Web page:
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Microbial Reefs in the Black Sea Fueled by Anaerobic Oxidation of Methane

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Science  09 Aug 2002:
Vol. 297, Issue 5583, pp. 1013-1015
DOI: 10.1126/science.1072502

Abstract

Massive microbial mats covering up to 4-meter-high carbonate buildups prosper at methane seeps in anoxic waters of the northwestern Black Sea shelf. Strong 13C depletions indicate an incorporation of methane carbon into carbonates, bulk biomass, and specific lipids. The mats mainly consist of densely aggregated archaea (phylogenetic ANME-1 cluster) and sulfate-reducing bacteria (Desulfosarcina/Desulfococcusgroup). If incubated in vitro, these mats perform anaerobic oxidation of methane coupled to sulfate reduction. Obviously, anaerobic microbial consortia can generate both carbonate precipitation and substantial biomass accumulation, which has implications for our understanding of carbon cycling during earlier periods of Earth's history.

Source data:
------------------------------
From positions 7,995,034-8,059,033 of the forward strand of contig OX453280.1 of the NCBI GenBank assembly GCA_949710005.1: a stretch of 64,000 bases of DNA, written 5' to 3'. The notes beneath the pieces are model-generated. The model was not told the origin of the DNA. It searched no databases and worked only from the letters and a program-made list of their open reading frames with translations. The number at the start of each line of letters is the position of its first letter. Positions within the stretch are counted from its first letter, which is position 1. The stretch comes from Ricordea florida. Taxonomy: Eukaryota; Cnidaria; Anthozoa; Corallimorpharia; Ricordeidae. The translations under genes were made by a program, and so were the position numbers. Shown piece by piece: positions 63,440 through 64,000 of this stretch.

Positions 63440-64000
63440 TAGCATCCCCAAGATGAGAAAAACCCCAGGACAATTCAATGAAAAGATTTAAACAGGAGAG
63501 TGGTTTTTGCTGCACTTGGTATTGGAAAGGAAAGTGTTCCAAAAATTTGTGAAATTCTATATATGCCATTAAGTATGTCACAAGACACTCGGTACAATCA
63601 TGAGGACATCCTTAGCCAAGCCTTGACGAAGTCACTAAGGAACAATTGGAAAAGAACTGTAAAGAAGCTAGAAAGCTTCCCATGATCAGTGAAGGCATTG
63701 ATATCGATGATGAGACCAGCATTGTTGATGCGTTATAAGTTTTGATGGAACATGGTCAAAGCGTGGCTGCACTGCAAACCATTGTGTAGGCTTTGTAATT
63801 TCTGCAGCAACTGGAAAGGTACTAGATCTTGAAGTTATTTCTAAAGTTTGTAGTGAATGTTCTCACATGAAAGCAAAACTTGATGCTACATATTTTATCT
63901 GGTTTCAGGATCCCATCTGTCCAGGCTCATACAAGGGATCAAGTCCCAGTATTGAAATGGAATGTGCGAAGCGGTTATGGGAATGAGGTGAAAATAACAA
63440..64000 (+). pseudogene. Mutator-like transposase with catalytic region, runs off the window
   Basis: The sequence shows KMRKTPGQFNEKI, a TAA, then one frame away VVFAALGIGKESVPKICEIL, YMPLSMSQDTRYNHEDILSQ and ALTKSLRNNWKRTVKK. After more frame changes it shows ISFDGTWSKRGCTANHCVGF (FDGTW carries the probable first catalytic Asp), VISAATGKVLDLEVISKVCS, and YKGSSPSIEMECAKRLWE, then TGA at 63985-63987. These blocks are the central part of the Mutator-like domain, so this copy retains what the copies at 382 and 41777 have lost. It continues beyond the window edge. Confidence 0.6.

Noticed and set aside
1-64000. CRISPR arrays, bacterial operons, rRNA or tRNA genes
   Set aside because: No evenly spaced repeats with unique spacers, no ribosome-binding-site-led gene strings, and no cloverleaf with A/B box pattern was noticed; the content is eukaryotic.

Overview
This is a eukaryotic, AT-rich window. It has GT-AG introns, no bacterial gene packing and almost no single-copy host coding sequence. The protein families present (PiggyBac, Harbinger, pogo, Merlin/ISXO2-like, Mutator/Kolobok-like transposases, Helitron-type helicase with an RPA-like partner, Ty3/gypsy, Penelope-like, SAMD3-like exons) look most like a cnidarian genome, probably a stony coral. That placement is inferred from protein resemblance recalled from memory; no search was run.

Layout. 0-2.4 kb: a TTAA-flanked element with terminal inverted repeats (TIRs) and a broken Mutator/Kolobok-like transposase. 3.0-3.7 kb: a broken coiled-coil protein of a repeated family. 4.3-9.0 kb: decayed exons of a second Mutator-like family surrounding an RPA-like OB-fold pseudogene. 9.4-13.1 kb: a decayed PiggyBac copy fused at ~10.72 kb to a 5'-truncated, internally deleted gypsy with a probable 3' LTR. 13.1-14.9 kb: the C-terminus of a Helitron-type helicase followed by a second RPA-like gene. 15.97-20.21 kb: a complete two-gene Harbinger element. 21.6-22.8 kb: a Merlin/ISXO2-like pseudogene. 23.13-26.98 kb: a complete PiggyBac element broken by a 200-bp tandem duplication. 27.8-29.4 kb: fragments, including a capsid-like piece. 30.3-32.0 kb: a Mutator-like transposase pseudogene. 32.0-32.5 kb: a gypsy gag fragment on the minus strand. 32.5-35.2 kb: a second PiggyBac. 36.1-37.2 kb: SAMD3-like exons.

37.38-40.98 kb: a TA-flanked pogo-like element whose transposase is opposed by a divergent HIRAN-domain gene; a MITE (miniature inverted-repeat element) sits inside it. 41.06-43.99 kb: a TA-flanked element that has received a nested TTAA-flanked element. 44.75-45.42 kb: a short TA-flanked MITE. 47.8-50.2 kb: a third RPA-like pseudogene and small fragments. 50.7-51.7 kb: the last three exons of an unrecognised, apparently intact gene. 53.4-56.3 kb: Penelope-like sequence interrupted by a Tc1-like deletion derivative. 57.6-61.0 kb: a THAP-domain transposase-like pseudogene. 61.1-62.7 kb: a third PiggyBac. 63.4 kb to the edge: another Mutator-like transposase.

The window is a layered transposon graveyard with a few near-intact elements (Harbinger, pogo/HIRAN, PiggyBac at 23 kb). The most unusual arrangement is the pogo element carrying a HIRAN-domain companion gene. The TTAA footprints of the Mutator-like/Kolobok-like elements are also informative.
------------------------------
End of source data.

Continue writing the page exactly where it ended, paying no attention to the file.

Until recently, it was believed that only aerobic bacteria, depending on oxygen as an electron acceptor, build up substantial biomass from methane carbon in natural habitats (1). Because biogenic methane is strongly depleted in 13C, a worldwide negative excursion in the isotopic signature of organic matter around 2.7 Ga (1 Ga = 109years) ago was taken as an argument for methanotrophy and, consequently, an early oxygenation of the Earth's atmosphere (2). However, recent investigations have shown the existence of methane-consuming associations of archaea and sulfate-reducing bacteria (SRB) in anoxic marine sediments (3,4).

Microorganisms capable of anaerobic growth on methane have not been cultivated so far, and the biochemical pathway of the anaerobic oxidation of methane (AOM) remains speculative. Analyses of depth profiles and radiotracer studies in marine sediments (5,6) as well as molecular (7–10) and petrographic studies (11) argue for AOM (12) as a crucial process that channels13C-depleted methane carbon into carbonate and microbial biomass. Through AOM mediated by consortia of archaea and SRB, methane is oxidized with equimolar amounts of sulfate, yielding carbonate and sulfide, respectively (13). Generation of alkalinity favors the precipitation of methane-derived bicarbonate according to the following net reaction:Embedded ImageHere, we provide evidence that vast amounts of microbial biomass may accumulate in an anoxic marine environment because of the use of methane as an electron donor for sulfate reduction (SR) and as an organic carbon source for cell synthesis.